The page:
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Thirty-four years ago today, the revolving door that had become the entry point to leadership of the Soviet Union stopped when Mikhail Gorbachev was elected General Secretary of the Communist Party. On that day, he became the fourth Soviet leader in under three years (Brezhnev died in November 1982, Andropov in February of 1984, Chernenko on March 10, 1985). There hadn’t been such drama on the world leadership front since, well, the dramatic and unexpected selection of KarolJózef Wojtyła as Pope in 1978, after the 33-day tenure of Albino Luciani.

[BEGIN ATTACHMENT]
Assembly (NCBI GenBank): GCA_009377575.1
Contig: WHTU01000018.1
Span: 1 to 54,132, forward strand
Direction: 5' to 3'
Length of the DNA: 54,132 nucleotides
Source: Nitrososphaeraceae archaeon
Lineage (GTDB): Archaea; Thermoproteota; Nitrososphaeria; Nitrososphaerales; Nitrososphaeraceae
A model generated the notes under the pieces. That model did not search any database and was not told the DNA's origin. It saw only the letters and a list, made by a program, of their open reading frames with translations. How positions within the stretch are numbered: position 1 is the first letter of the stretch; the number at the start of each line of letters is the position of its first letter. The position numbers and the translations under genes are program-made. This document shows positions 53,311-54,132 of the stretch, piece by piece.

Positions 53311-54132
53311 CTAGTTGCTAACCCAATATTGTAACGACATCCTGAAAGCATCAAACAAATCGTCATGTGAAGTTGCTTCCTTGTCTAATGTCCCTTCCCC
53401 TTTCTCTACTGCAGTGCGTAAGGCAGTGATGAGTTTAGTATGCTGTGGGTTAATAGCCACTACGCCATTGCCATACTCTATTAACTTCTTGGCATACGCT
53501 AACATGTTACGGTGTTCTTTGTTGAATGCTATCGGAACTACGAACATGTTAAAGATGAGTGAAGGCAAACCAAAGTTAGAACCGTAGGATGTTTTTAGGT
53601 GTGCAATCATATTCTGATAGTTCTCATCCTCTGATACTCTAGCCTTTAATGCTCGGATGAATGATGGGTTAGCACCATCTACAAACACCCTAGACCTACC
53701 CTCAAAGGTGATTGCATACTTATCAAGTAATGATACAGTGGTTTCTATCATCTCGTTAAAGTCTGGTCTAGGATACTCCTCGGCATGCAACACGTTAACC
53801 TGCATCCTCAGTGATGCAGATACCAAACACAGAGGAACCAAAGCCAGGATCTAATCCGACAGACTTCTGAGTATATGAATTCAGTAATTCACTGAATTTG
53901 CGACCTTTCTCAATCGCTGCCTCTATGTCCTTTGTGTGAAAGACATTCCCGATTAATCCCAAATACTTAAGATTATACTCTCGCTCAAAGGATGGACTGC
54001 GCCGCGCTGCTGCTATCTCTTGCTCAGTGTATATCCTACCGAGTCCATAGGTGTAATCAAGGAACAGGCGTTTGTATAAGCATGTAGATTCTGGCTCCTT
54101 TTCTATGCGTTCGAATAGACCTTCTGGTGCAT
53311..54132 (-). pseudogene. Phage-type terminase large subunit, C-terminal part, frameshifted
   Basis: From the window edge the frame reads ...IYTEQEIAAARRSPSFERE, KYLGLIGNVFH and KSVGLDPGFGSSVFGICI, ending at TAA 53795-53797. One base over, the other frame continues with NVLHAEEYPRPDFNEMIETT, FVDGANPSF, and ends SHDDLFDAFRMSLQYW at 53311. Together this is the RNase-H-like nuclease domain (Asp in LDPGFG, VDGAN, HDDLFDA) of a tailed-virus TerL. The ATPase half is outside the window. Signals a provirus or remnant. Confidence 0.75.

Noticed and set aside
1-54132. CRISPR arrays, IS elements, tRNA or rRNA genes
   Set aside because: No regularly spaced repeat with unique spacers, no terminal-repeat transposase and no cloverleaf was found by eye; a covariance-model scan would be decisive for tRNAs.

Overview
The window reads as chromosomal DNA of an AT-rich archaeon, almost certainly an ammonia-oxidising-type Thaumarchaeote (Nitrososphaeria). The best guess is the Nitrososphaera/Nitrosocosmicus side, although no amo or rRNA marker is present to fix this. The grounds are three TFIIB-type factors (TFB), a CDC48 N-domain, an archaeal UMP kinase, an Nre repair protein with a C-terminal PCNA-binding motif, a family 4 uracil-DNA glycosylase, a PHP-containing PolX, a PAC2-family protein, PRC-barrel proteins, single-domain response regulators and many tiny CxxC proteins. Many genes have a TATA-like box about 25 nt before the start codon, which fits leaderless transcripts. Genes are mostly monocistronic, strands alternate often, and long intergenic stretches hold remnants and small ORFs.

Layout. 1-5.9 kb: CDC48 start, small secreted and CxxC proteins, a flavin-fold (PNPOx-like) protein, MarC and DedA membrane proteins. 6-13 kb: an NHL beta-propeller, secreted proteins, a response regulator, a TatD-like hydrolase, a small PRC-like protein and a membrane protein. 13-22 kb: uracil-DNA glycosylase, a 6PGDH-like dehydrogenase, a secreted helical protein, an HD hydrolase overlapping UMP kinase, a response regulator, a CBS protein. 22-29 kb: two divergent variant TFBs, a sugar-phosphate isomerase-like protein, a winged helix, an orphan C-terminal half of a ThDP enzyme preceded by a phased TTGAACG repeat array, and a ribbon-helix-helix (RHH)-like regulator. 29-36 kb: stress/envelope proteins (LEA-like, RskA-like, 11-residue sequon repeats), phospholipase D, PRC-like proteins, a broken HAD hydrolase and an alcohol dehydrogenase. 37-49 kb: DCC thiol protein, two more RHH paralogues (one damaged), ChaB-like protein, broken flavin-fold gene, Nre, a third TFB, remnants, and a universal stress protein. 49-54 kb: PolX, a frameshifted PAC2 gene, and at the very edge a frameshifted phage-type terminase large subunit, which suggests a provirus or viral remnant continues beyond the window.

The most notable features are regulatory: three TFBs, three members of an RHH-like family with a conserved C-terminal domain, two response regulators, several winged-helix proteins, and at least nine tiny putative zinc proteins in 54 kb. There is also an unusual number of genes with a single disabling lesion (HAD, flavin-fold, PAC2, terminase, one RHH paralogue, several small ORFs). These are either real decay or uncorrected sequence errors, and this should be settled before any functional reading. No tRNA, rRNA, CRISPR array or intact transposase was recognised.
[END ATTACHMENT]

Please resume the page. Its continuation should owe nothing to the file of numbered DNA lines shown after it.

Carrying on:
A little over six-and-a-half years later, on Christmas Day 1991, and severely compromised as the result of a coup a few months earlier, Gorbachev, the last leader of the USSR, resigned and handed over what was left of his power to new Russian President Boris Yeltsin. On December 26, the Soviet Union was officially dissolved and its Republics were handed their self-governance.